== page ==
August 31st, 2011
(written by lawrence krubner, however indented passages are often quotes). You can contact lawrence at: firstname.lastname@example.org
So, why don’t we use git-flow at GitHub? Well, the main issue is that we deploy all the time. The git-flow process is designed largely around the “release”. We don’t really have “releases” because we deploy to production every day – often several times a day. We can do so through our chat room robot, which is the same place our CI results are displayed. We try to make the process of testing and shipping as simple as possible so that every employee feels comfortable doing it.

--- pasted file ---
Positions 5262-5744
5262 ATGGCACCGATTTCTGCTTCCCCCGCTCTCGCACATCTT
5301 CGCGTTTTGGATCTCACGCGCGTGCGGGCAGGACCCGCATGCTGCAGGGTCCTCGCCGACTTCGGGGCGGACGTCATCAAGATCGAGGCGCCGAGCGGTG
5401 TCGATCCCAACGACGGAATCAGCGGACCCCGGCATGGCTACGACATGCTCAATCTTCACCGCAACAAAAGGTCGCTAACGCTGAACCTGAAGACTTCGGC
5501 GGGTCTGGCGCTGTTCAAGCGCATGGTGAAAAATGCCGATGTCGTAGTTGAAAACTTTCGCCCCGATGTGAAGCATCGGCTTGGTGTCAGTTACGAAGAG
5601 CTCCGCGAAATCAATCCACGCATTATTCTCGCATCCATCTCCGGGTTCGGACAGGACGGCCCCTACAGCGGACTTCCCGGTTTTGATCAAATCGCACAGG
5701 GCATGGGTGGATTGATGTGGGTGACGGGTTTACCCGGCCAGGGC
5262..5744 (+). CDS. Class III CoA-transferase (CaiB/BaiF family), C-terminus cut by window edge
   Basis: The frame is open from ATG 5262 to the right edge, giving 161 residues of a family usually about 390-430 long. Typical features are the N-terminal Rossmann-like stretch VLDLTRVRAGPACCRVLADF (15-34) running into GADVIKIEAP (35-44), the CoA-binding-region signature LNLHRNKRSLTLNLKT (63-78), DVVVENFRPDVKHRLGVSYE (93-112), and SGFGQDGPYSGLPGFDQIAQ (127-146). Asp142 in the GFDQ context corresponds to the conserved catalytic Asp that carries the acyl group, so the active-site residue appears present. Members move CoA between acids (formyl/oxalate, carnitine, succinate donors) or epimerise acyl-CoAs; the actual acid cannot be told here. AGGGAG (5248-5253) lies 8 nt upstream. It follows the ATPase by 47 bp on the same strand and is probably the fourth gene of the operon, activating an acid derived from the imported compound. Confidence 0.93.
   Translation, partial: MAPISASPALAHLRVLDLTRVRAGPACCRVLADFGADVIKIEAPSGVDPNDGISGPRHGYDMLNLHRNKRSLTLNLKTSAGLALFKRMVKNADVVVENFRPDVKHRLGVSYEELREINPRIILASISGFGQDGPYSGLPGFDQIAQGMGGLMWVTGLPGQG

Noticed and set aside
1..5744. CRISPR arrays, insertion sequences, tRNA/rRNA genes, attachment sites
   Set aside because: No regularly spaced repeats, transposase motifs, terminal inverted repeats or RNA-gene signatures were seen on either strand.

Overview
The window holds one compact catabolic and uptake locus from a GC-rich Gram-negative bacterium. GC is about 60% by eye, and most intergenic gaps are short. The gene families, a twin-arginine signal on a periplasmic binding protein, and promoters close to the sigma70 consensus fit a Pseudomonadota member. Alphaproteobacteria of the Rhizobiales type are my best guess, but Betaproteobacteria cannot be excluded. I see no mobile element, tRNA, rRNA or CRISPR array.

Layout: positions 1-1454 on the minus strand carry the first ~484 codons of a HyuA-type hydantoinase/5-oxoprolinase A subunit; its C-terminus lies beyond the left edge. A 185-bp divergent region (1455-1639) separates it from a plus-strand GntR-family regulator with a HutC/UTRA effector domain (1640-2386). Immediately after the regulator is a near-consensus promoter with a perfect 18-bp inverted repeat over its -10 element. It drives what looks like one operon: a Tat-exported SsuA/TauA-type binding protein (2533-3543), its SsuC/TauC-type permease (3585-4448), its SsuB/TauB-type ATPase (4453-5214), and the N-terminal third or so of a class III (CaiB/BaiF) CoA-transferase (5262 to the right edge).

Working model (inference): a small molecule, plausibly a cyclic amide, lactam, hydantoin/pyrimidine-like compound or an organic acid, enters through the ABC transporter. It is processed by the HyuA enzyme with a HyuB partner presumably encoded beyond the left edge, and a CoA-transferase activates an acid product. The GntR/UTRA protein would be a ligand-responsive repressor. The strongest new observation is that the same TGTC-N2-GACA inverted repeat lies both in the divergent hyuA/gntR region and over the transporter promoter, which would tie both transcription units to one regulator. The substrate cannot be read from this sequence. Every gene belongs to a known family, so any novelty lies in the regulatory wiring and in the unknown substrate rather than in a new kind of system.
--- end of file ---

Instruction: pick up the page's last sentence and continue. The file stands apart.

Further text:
There are a number of advantages to deploying so regularly. If you deploy every few hours, it’s almost impossible to introduce large numbers of big bugs. Little issues can be introduced, but then they can be fixed and redeployed very quickly. Normally you would have to do a ‘hotfix’ or something outside of the normal process, but it’s simply part of our normal process – there is no difference in the GitHub flow between a hotfix and a very small feature.
Another advantage of deploying all the time is the ability to quickly address issues of all kinds. We can respond to security issues that are brought to our attention or implement small but interesting feature requests incredibly quickly, yet we can use the exact same process to address those changes as we do to handle normal or even large feature development. It’s all the same process and it’s all very simple.